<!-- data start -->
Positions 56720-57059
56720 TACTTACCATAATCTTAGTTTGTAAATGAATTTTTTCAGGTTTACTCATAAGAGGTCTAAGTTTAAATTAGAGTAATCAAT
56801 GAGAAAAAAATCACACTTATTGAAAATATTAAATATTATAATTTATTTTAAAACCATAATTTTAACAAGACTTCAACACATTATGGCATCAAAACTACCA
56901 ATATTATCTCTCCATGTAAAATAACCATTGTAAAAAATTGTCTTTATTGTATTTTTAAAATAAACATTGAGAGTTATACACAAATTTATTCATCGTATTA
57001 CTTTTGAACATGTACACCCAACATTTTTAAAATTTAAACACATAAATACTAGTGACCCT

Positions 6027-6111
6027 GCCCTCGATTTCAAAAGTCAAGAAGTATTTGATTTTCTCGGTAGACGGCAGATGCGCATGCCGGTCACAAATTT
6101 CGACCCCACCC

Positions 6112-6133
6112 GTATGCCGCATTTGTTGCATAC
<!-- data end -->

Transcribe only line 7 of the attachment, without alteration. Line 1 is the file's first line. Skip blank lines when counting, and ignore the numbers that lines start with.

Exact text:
6027 GCCCTCGATTTCAAAAGTCAAGAAGTATTTGATTTTCTCGGTAGACGGCAGATGCGCATGCCGGTCACAAATTT